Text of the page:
Cryptocurrency volumes have dipped to a two-month low, with levels resembling those seen earlier this year during April’s downtrend. But what does this mean for the market in general?
Is Volume An Viable Indicator?
As of June 18th, exchange volume has collectively dropped under $10 billion dollars, with these levels being seen in early April.
The collective exchange volume is currently down over 80% since the large influx seen in early January, which topped out at a staggering $68 Billion in 24 hours. Tom Lee called this absurd amount of volume an “abnormal” figure, believing that January’s volume should be of no comparison to today’s volume.
Nevertheless, trading volume present with a specific asset, or asset-class, has long been held as a significant indicator of the market’s interest in an asset.
With some critics keeping this ideology in mind, they have suggested that investors are losing interest in the industry, and quick too. Despite these fears, cryptocurrency and blockchain development is still at all-time highs, with countless institutions piling on to the cryptocurrency bandwagon.
Just last month, IBM announced that they are planning to create a cryptocurrency in collaboration with a carbon-credit startup. Seeing such a large technological player get its feet dipped into the cryptocurrency market has produced some bullish sentiment, as some predict that this cryptocurrency will reach wide-spread adoption as a carbon-credit alternative.
Additionally, regulatory fears have slowed as governmental bodies have eased their previously relentless pressure on the industry. Although these announcements have not caused the expected surge in exchange volume, some expect that volume has moved to the more secretive OTC exchanges.
Has Volume Moved To OTC Exchanges?
Over-the-counter trading has become a reoccurring practice for larger institutions, which is a statistic CoinMarketCap does not register.
This may be due to the fact that most exchanges, whether large or small, do not have enough liquidity to support hundreds of millions of dollars worth of trades.
OTC trading often utilizes so-called ‘darkpools’, that allows for private investors to exchange copious sums of fiat for cryptocurrencies, with no fears of order book manipulation. These darkpool services have long been inaccessible for the ‘average joe’, as most people do not have access to millions in funds.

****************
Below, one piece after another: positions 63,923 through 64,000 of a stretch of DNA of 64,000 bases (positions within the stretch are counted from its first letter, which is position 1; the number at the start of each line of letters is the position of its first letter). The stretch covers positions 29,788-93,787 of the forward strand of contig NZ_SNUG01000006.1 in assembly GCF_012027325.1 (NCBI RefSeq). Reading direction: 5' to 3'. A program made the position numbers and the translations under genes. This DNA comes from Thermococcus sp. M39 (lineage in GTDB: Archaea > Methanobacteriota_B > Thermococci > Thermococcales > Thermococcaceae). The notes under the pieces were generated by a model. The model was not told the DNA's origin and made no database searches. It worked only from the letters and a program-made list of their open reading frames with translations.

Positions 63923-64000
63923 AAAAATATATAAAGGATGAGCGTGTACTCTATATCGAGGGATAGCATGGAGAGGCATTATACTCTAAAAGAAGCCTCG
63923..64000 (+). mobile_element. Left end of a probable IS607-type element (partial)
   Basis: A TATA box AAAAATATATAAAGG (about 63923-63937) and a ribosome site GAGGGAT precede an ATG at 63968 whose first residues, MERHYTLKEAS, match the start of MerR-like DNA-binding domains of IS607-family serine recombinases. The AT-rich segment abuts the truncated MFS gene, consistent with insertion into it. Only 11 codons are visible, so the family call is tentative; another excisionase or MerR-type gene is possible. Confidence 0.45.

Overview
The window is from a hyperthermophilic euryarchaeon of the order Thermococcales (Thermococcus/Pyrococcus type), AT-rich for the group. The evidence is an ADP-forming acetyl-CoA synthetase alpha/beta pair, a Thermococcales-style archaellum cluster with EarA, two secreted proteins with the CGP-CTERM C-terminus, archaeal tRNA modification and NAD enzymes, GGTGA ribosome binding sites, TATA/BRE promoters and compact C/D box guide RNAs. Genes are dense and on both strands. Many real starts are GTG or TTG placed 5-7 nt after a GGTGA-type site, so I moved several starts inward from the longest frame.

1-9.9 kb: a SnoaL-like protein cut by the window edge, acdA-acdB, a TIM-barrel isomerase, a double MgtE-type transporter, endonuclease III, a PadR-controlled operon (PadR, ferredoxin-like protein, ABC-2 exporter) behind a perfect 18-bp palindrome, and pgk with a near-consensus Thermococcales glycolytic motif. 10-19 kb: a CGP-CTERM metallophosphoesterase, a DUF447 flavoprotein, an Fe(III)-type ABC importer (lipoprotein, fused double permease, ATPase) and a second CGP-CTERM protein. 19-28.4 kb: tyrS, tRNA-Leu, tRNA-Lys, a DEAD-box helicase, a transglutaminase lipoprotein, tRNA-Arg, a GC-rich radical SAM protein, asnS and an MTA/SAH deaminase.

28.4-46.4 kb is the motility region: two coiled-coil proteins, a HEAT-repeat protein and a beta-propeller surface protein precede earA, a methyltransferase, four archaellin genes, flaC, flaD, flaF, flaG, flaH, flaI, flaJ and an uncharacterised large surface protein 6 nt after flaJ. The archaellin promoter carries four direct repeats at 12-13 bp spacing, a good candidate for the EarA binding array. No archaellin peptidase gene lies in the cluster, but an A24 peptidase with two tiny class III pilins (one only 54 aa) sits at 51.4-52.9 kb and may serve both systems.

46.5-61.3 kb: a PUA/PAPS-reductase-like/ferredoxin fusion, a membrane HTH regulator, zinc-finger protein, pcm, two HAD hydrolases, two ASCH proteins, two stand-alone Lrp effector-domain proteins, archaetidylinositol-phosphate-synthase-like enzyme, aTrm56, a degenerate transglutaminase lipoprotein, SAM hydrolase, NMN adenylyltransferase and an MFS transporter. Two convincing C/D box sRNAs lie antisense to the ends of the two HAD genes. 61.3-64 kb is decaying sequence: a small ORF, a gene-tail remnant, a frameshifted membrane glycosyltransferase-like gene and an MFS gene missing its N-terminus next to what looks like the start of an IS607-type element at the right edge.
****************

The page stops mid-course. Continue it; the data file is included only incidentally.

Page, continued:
Some speculate that OTC volume numbers in the billions, making the volume of traditional exchanges look minuscule.
As well, there may be some other factors that may have caused this large decline in trading volume.
Users may just be ‘HODLing’ their cryptocurrencies, expecting an eventual run-up in prices. Tom Lee and Robert Sluymer hold this sentiment as well, with the Fundstrat duo expecting Bitcoin to reach over $25,000 by the end of the year.
This specific variant of bullish sentiment has become common with cryptocurrency influencers. With Xapo’s president also expecting Bitcoin’s value to rise over time, reaching a valuation of hundreds of thousands of dollars in a few years time, giving no regard to daily volatility.
Volume should not be fully attributed to price action, as there may be some users not willing to trade their currencies in a market like this.
It became clear that a majority of the volume seen in late December/early January was the result of short-term speculators trying to turn a profit. However, the market in its current state has become almost impossible to predict in short time frames, further deterring speculators. Why trade when your chance of a loss outweighs the profit potential?
The declining volume should not have investors worried, as the fundamentals are still strong for the industry, with cryptocurrency development showing no signs of slowing. As many in the industry like to say, “build it and they will come.”
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